An Icon on, and in, a Bottle

Earlier in the summer I received two lovely bottles of wine. And I am not just referring to what was in the bottle. Biltmore Wines have created a simple, subtle bottle with an etching of an American icon, the Biltmore House. The appearance is sleek, the blends irresistible.

Biltmore Century White is a beautifully balanced blend of Gewürztraminer, Muscat Canelli, Riesling, and Symphony. Looking at that list, you would think it would be quite sweet, but with a residual sugar of 3.24%, it would be considered only “off dry.” A nice reflective wine, yellow in color, and a very inviting nose. The bright citrus and floral nose were reflected in the taste. This wine was not too sweet by itself and it would pair nicely with a variety of foods. Salty cheeses, citrus or spicy seafood, a summer dessert, or my favorite pairing Thai or Vietnamese food.

I came up with this recipe last summer when I was trying to use up what I had in the house while sneaking in some veggies. Sometimes we have to get creative with the veggies, right? Although a bit time-consuming to chop everything, it allows for flexibility with how you build each bowl. The freshness of the veggies plays well of the citrus in the wine and the spice is tempered with the sweetness of the wine. You can generally count on the sweeter grapes above playing well with any spicy Asian cuisine. The peanut sauce is a little harder, but it worked well enough.

At $15.99, this bottle is a little more than a Monday wine and a little less than most weekend wines. I just that just makes it a great anytime wine. Cheers!

Thai Meatballs with Veggie Vermicelli and Peanut Sauce

  • 1 lb. Ground Chicken
  • Vermicelli
  • 2 carrots
  • grated
  • 1 cucumber thinly sliced
  • 1/3 cup Panko bread crumbs
  • 1 egg
  • 1 tsp grated ginger
  • 1/2 tsp. turmeric
  • 1/4 sweet onion
  • thinly sliced
  • 2 limes
  • 1/4 cup peanuts
  • 1/4 c peanut butter
  • 1/4 c coconut milk
  • 1 tbsp. soy sauce
  • 2 tbsp. chopped mint
  • 2 tbsp. chopped cilantro
  • 1/4 c rice wine vinegar
  • 2 tsp sugar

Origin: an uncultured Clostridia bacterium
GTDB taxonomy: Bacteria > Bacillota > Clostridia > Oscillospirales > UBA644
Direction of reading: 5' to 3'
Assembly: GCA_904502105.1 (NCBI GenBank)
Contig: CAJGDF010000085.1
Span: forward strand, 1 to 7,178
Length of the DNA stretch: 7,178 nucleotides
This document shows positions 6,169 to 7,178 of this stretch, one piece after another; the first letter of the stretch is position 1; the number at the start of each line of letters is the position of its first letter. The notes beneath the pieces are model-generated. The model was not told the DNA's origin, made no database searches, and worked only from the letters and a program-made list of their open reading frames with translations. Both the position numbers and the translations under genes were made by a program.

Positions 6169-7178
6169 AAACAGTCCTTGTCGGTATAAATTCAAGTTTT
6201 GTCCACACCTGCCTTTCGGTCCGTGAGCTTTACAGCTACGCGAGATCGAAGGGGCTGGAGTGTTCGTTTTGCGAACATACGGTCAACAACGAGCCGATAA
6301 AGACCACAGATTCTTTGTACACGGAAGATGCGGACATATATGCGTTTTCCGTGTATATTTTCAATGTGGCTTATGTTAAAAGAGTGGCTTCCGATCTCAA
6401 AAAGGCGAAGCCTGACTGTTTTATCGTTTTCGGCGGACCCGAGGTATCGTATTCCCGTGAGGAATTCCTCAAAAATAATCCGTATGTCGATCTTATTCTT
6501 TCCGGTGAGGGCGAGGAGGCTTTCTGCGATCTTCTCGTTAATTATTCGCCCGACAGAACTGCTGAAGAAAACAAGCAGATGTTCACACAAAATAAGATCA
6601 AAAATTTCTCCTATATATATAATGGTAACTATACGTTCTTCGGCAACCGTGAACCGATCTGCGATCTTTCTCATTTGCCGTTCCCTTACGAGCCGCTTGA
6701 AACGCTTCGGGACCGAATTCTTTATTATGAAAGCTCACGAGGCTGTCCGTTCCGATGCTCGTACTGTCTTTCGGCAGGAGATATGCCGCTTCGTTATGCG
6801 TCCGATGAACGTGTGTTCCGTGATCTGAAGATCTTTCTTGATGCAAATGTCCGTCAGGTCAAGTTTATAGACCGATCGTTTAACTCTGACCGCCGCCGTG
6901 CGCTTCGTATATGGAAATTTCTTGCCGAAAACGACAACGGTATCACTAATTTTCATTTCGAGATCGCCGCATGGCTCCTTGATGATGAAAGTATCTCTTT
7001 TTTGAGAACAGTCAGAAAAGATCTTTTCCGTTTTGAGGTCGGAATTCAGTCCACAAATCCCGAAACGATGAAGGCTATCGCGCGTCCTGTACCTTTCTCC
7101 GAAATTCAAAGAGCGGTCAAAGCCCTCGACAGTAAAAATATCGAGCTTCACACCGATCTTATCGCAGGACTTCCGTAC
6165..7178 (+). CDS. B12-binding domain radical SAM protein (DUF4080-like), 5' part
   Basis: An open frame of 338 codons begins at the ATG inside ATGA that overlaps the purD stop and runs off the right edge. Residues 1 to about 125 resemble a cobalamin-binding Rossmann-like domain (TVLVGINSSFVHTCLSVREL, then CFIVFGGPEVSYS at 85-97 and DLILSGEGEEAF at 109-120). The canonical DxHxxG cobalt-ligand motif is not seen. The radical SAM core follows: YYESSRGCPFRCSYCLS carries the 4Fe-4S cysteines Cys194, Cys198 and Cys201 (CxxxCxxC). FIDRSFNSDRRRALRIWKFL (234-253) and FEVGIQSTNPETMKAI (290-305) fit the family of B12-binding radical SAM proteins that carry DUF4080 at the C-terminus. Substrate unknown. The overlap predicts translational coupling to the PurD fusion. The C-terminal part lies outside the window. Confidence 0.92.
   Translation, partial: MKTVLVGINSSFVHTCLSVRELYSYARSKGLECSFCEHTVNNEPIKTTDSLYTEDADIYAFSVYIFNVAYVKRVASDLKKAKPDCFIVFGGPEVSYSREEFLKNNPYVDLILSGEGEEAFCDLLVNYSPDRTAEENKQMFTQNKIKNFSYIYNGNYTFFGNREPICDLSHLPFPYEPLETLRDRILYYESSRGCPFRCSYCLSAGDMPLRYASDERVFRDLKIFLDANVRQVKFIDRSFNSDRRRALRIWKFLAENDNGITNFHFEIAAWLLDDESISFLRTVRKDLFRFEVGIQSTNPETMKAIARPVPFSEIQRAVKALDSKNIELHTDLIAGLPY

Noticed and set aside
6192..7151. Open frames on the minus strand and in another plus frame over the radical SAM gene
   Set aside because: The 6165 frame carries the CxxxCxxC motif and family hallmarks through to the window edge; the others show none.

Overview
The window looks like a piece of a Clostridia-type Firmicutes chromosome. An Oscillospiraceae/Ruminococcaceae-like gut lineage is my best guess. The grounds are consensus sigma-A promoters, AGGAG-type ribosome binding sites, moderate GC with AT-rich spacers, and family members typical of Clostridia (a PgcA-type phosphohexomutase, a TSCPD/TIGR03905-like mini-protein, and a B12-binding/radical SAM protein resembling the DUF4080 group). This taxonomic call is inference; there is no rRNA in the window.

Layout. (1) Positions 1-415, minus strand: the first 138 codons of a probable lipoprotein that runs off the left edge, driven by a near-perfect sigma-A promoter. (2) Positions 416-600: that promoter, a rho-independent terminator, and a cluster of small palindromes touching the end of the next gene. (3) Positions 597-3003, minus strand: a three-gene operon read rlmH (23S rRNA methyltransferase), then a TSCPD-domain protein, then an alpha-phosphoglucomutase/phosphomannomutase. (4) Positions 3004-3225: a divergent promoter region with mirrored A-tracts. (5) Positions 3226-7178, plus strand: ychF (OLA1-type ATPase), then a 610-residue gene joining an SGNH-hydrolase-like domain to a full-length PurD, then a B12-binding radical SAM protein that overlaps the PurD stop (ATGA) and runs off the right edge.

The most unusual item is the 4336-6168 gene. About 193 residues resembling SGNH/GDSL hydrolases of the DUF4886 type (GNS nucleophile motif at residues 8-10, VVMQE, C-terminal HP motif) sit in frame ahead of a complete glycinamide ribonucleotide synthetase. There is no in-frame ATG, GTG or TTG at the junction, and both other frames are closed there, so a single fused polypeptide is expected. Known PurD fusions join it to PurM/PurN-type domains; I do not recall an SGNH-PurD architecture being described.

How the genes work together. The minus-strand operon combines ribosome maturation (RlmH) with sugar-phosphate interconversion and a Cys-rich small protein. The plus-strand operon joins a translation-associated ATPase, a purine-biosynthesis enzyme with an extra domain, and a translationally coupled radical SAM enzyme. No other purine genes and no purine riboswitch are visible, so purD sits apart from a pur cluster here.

• 2 tsp. salt
  • 1 tbsp. olive oil
  • red pepper flakes (optional)

1. Preheat oven to 350 degrees.

2. Combine sugar, rice wine vinegar and onion in a bowl. Let that sit.

3. Mix ground chicken, egg, Panko bread crumbs, 1 grated carrot, ginger, 1 tbsp of mint, 1 tbsp cilantro, 1 tsp. salt in a bowl.

4)Form small meatballs (about 1 in. diameter) and place on baking sheet.

5) Bake in a preheated oven for 17-20 minutes or until firm and cooked through.

6) While the meatballs are baking, cook the vermicelli as directed.

7. Run the noodles under cold water to stop the cooking process.

8. In a large bowl, toss the noodles in the vinegar mixture and 1 tbsp olive oil. Squeeze the juice of 1/2 a lime over the
noodles. Set aside.

9. Make peanut sauce by combining peanut butter, coconut milk, soy sauce, the juice of half a lime. You may add red pepper flakes if you want heat.

10. Top the noodles with grated carrots, peanuts, cucumber, the remaining mint and cilantro.

11. The meatballs and peanut dipping sauce can be served on the noodles or on the side. Serve with mint garnish and a lime wedge.
This can easily be made gluten-free by using potato flakes instead of Panko bread crumbs and a rice pasta. Try other vegetables in the meatballs (sweet potato, kale finely chopped) or on the salad (red cabbage, tomatoes) as to meet your child’s needed nutrition and preferences.

*{Disclosure: I was provided with this wine from PR Firm, Folsom & Associates. All statements and opinions expressed in this article are my own.}